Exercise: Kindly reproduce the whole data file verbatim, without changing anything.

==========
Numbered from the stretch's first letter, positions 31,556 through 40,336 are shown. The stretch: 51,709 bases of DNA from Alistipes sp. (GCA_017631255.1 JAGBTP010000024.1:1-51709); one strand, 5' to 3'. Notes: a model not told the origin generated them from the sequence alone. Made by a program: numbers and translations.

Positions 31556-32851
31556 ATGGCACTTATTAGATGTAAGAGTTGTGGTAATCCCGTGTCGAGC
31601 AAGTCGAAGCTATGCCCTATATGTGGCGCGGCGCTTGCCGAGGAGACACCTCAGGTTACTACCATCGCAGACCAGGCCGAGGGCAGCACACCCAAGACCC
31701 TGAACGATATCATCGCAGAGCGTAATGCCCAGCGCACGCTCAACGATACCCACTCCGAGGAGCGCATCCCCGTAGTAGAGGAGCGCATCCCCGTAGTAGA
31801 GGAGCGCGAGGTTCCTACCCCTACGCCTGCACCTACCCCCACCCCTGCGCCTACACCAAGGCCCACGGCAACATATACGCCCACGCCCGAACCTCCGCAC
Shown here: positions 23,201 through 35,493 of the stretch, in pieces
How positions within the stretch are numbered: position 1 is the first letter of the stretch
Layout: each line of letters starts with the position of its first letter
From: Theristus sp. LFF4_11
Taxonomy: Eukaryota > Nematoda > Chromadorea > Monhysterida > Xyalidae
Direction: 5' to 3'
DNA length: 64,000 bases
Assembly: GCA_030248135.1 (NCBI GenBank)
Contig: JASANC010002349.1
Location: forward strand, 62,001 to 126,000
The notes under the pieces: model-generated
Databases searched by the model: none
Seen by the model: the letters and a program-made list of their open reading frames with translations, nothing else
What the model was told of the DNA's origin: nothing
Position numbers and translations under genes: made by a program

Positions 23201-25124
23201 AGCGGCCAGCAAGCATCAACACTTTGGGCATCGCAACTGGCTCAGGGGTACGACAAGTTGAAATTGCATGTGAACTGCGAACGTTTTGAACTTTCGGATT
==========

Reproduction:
Numbered from the stretch's first letter, positions 31,556 through 40,336 are shown. The stretch: 51,709 bases of DNA from Alistipes sp. (GCA_017631255.1 JAGBTP010000024.1:1-51709); one strand, 5' to 3'. Notes: a model not told the origin generated them from the sequence alone. Made by a program: numbers and translations.

Positions 31556-32851
31556 ATGGCACTTATTAGATGTAAGAGTTGTGGTAATCCCGTGTCGAGC
31601 AAGTCGAAGCTATGCCCTATATGTGGCGCGGCGCTTGCCGAGGAGACACCTCAGGTTACTACCATCGCAGACCAGGCCGAGGGCAGCACACCCAAGACCC
31701 TGAACGATATCATCGCAGAGCGTAATGCCCAGCGCACGCTCAACGATACCCACTCCGAGGAGCGCATCCCCGTAGTAGAGGAGCGCATCCCCGTAGTAGA
31801 GGAGCGCGAGGTTCCTACCCCTACGCCTGCACCTACCCCCACCCCTGCGCCTACACCAAGGCCCACGGCAACATATACGCCCACGCCCGAACCTCCGCAC
Shown here: positions 23,201 through 35,493 of the stretch, in pieces
How positions within the stretch are numbered: position 1 is the first letter of the stretch
Layout: each line of letters starts with the position of its first letter
From: Theristus sp. LFF4_11
Taxonomy: Eukaryota > Nematoda > Chromadorea > Monhysterida > Xyalidae
Direction: 5' to 3'
DNA length: 64,000 bases
Assembly: GCA_030248135.1 (NCBI GenBank)
Contig: JASANC010002349.1
Location: forward strand, 62,001 to 126,000
The notes under the pieces: model-generated
Databases searched by the model: none
Seen by the model: the letters and a program-made list of their open reading frames with translations, nothing else
What the model was told of the DNA's origin: nothing
Position numbers and translations under genes: made by a program

Positions 23201-25124
23201 AGCGGCCAGCAAGCATCAACACTTTGGGCATCGCAACTGGCTCAGGGGTACGACAAGTTGAAATTGCATGTGAACTGCGAACGTTTTGAACTTTCGGATT